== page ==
The Workshops: It was nice sitting in a class led by Professor Morris again with whom I was paired in the UWI mentorship programme and who also taught my first fiction writing course, and subsequently recommended to me the Caribbean Fiction Writers Summer Institute at the University of Miami, which I applied to and was accepted, where I started The Boy from Willow Bend during my first grueling workshop experience, and the rest is history, as they say. What I remember of Professor Morris, apart from the things that he introduced me to (including the Jamaican theatrical scene), was that he was one of the early readers and critics and encouragers of my work (perhaps the most significant since previous mentor Calvin Holder, who taught me English Lit at the Antigua State College). I didn’t think he’d remember me (it was so long ago). But he did and it was nice to see him again and to sit quietly (mostly quietly) while he gently nudged writers to discover the best in their work as he’d done for me all those years earlier. On a morning such as that, even the buzzing cell phones (sorry, this is one of my pet peeves… should you have to tell people to silence their cell phones in certain settings) were a mild nuisance, at worst. I enjoyed the bit of play he brought to the session and indeed, Professor Morris, randomness can be quite logical and illuminating, revealing things that are surprising and true (because, as you said, if you’re only using your conscious mind, you’re only writing about what you think you know);

The opportunities to engage in impromptu discussions around artistic issues and the issues that spring from that – from Dominican artistes lamenting some of the unexpected realities of attempts to collect artiste royalties to book publishing it was illuminating…and a reminder of how far we still have to go as writers in the Caribbean to creating an environment that encourages us along our path;

The organized discussions around issues like the lyrics in the bouyon music (which echoed the controversy surrounding Antigua and Barbuda’s road march winning song, Kick een she back doh and made me wish that just as WCK founders readily stepped to the stage to explore the meaning and the music, our artistes here could be similarly engaged) and the challenges (and contradictions) vis-a-vis press freedom (again, an issue all too familiar to Antiguan and Barbudan people);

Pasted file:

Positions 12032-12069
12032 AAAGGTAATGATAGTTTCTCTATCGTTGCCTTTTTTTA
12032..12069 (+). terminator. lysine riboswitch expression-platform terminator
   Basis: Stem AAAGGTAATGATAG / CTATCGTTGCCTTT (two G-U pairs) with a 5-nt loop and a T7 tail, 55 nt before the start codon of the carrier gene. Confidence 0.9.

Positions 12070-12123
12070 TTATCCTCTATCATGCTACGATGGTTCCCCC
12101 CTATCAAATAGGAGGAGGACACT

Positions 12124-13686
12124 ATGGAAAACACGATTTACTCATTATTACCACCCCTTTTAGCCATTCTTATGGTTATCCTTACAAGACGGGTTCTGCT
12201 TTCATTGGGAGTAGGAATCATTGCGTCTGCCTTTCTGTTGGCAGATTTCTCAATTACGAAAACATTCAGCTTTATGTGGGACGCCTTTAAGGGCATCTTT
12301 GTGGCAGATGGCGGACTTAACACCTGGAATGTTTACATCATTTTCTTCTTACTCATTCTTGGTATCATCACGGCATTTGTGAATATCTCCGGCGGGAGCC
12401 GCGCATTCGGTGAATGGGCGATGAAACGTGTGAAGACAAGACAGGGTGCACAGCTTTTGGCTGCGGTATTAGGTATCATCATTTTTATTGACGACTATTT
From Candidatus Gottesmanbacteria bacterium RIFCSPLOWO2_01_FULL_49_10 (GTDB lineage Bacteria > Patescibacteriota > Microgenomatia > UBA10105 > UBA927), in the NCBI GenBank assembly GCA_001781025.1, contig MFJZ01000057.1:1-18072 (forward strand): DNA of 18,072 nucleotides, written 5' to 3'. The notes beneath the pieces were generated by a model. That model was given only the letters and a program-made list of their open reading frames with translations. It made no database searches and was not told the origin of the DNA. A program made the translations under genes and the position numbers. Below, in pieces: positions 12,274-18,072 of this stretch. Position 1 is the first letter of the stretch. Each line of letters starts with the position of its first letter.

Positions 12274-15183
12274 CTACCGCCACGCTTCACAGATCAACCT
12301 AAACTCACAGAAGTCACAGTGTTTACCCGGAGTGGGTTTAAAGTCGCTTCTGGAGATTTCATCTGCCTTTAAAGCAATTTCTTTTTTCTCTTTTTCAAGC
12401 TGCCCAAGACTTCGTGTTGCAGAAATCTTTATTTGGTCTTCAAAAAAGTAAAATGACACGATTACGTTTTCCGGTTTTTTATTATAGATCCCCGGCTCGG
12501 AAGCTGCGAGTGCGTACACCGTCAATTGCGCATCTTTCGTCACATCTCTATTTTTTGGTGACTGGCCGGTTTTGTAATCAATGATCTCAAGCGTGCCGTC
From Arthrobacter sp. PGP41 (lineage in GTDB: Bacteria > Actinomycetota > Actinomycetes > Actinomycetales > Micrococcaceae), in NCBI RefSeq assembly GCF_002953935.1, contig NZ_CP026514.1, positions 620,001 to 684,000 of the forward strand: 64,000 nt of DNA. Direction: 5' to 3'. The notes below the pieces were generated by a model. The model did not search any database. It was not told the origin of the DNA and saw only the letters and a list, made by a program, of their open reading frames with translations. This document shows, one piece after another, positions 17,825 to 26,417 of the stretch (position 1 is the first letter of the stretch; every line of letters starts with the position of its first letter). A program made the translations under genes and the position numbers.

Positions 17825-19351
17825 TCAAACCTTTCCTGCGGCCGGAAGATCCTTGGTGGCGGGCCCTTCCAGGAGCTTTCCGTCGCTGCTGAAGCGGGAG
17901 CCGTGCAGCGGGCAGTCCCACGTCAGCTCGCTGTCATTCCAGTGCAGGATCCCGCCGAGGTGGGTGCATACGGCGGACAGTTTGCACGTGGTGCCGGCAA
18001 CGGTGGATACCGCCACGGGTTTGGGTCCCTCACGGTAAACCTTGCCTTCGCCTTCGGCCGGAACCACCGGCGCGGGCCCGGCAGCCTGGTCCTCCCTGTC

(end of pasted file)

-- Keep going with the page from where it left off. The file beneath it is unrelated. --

The opportunities to reflect – like I’ll be musing over this point from George Lamming’s keynote address, borrowed I believe from Norman Manley: “There is a difference between living in a place and belonging to it”;

The opportunity to be engaged by fiction and poetry with which you feel a real sense of belonging – a connection – because at heart it’s about you, your world whether written by Merle Hodge in Trinidad or Adrian Augier in St. Lucia.

It is that sense of connection that no doubt stirred the audience to laughter and stirred other darker and more heated emotions, leaving us all (or certainly me) feeling filled, fulfilled, and enlightened, if a little wet – this is the nature isle after all.

Kudos to Alwyn Bully and his team, especially my host Natalie Clarke

who, combined with all the above, made this a truly enjoyable experience.

Please note all except one photo used in this post are courtesy Celia Sorhaindo. Other images from the festival can be found here. Please do not use any of her photos without her permission.

Find out more on the festival here.

A reminder that as with all content on wadadlipen.wordpress.com, except otherwise noted, this is written by Joanne C. Hillhouse (author of The Boy from Willow Bend, Dancing Nude in the Moonlight, and Oh Gad!). All Rights Reserved. If you enjoyed it, check out my page on Amazon, WordPress, and/or Facebook, and help spread the word about Wadadli Pen and my books. You can also subscribe to the site to keep up with future updates. Thanks.

As for that recurring question about what I do for a living. This might answer the question.